Thinking Safety November 2012 eNewsletter
Thinking Safety Monthly eNewsletter
Keep Employees Safe in Low Light Conditions
October 2012 | Issue #7
In This Issue
AIt's important to be aware of a respirator cartridge's limitations. To determine the proper cartridge for air-purifying respirators you may contact a safety professional or consult your workplace's Material Safety Data Sheet (MSDS) for the substance that needs to be filtered. It is important to make sure that the brand of cartridge you are using is the SAME as the brand of mask you are using. All cartridges are assigned a color designating the type of contaminant they are designed to filter:
White: Acid gas
Black: Organic vapors
Green: Ammonia gas
Yellow: Acid gas and organic vapors
Magenta: Any particulates - P100
Many people fear activities that involve heights because of the chance of falling. Even in seemingly safe environments such as a tall building or an airplane, it can be difficult to control the anxiety of being well above the ground.
These same fears exist in the workplace – and with good reason. In 2011, the Bureau of Labor Statistics (BLS) reported that 721 construction workers died on the job, with 35% of those fatalities resulting from slips, trips or falls.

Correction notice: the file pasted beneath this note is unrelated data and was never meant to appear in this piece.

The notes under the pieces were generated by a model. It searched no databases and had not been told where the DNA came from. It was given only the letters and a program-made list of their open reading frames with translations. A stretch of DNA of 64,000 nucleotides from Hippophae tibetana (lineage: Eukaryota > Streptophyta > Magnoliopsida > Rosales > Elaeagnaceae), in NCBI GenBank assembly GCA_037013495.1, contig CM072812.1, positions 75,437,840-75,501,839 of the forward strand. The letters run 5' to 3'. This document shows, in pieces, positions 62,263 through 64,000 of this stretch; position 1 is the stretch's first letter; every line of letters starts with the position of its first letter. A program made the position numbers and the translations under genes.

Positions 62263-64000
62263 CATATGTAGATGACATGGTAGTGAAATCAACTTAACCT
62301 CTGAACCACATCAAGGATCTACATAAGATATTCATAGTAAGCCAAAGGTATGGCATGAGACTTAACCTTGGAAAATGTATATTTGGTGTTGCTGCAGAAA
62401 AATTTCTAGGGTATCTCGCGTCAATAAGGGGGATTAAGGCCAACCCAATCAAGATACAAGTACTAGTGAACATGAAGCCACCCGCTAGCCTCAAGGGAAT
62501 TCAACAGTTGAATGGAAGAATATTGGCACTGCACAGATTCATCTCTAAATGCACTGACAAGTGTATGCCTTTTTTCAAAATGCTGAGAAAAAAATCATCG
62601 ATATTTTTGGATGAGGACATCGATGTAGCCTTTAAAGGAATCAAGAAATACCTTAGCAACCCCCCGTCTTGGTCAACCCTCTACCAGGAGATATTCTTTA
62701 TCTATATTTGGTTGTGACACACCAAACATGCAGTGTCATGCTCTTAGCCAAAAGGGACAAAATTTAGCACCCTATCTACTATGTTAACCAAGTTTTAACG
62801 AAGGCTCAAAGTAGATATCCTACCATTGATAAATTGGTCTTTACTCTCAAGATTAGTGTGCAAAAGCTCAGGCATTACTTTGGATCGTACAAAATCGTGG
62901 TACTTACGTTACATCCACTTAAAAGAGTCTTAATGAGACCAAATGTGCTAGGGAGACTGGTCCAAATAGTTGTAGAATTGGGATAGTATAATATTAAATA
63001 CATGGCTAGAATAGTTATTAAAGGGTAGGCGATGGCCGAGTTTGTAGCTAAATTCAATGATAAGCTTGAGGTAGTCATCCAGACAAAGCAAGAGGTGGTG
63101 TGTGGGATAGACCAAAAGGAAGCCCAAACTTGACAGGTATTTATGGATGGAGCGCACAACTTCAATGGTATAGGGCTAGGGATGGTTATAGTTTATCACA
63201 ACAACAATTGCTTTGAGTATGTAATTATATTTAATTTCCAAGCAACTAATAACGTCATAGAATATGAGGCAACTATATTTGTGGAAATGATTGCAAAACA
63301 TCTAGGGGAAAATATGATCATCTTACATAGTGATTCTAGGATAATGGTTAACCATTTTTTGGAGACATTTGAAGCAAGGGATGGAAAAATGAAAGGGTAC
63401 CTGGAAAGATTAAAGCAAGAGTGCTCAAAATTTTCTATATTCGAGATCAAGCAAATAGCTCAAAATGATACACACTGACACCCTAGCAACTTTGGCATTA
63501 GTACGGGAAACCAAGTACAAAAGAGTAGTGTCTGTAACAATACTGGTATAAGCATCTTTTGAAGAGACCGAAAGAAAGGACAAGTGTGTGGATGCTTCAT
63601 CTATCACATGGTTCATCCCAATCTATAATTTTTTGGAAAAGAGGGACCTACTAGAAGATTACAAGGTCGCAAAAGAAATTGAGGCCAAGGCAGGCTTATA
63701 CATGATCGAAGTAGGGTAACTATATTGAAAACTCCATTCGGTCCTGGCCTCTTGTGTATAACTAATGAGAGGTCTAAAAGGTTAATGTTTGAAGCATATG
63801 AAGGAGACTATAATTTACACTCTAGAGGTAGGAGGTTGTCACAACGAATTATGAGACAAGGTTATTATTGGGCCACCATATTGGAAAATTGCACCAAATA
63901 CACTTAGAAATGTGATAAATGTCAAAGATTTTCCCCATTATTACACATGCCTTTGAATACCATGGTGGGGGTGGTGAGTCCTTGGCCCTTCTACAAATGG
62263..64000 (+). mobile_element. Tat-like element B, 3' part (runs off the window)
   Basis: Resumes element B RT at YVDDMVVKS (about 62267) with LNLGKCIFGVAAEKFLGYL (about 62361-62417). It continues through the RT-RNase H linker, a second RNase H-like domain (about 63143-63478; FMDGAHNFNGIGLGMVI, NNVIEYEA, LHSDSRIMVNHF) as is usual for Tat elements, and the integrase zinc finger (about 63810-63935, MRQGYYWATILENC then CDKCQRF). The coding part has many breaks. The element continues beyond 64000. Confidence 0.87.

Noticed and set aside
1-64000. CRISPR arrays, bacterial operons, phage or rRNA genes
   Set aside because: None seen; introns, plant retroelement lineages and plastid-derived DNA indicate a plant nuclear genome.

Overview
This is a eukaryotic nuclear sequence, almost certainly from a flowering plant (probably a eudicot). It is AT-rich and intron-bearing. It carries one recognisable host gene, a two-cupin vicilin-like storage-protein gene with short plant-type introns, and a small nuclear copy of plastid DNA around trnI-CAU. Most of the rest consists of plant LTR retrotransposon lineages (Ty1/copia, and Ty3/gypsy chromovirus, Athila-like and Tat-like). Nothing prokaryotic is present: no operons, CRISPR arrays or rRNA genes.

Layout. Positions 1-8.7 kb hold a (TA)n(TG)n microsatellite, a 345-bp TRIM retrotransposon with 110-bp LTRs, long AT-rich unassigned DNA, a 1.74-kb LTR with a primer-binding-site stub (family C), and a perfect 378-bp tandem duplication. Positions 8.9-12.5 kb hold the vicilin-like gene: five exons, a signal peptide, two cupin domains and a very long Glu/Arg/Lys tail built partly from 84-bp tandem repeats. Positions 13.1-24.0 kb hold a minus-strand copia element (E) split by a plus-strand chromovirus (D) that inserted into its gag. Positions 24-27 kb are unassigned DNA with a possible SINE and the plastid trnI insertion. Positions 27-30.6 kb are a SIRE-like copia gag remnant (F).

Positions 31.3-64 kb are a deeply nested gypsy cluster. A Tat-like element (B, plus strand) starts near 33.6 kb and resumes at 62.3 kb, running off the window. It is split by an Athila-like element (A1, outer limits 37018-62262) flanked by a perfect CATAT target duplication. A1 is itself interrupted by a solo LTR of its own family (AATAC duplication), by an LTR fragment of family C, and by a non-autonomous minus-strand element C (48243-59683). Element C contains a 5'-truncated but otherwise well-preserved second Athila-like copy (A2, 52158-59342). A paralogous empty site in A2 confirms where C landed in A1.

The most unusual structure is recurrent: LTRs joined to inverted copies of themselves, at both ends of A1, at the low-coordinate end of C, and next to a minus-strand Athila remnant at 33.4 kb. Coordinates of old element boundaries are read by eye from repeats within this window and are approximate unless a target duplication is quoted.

When it comes to mitigating the fear of fall-related injuries, the right protective equipment is the first place most people start. However, there are many questions in the workday world when it comes to fall protection equipment such as if and when it's needed and how to use the equipment. All this information can be confusing and that can lead to potentially dangerous situations in the workplace. This article will attempt to clear up many common misconceptions about fall protection by addressing five common fall protection myths.
Myth #1: When using a ladder more than 6' tall, I need fall protection.
According to OSHA the answer is, no. A 6' portable ladder is one of the few exceptions to a fall protection requirement. The ladder's portability means trying to find an anchor point to tie off can be difficult.
Myth #2: I'm only a few feet off the ground so I don't need fall protection.
Wrong. If you are 6' above the ground, fall protection is required (unless, as mentioned above, you are on a portable ladder). This is according to OSHA's Fall Protection standard 1926.501(b)(1) "Unprotected sides and edges." The standard says, "Each employee on a walking/working surface (horizontal and vertical surface) with an unprotected side or edge which is 6' (1.8 m) or more above a lower level shall be protected from falling by the use of guardrail systems, safety net systems or personal fall arrest systems."
Myth #3: I can connect multiple lanyards to one anchor point.
This is not a good idea. OSHA and lanyard manufacturers frown on connecting more than one lanyard to an anchor point (like a concrete anchorage connector or a grip). According to Miller Fall Protection, a manufacturer of fall protection equipment, when two lanyards are connected to one anchor point, the possibility of rollout or accidental disengagement goes up considerably.
Myth #4: If you are a residential roofer, you don't have to have fall protection.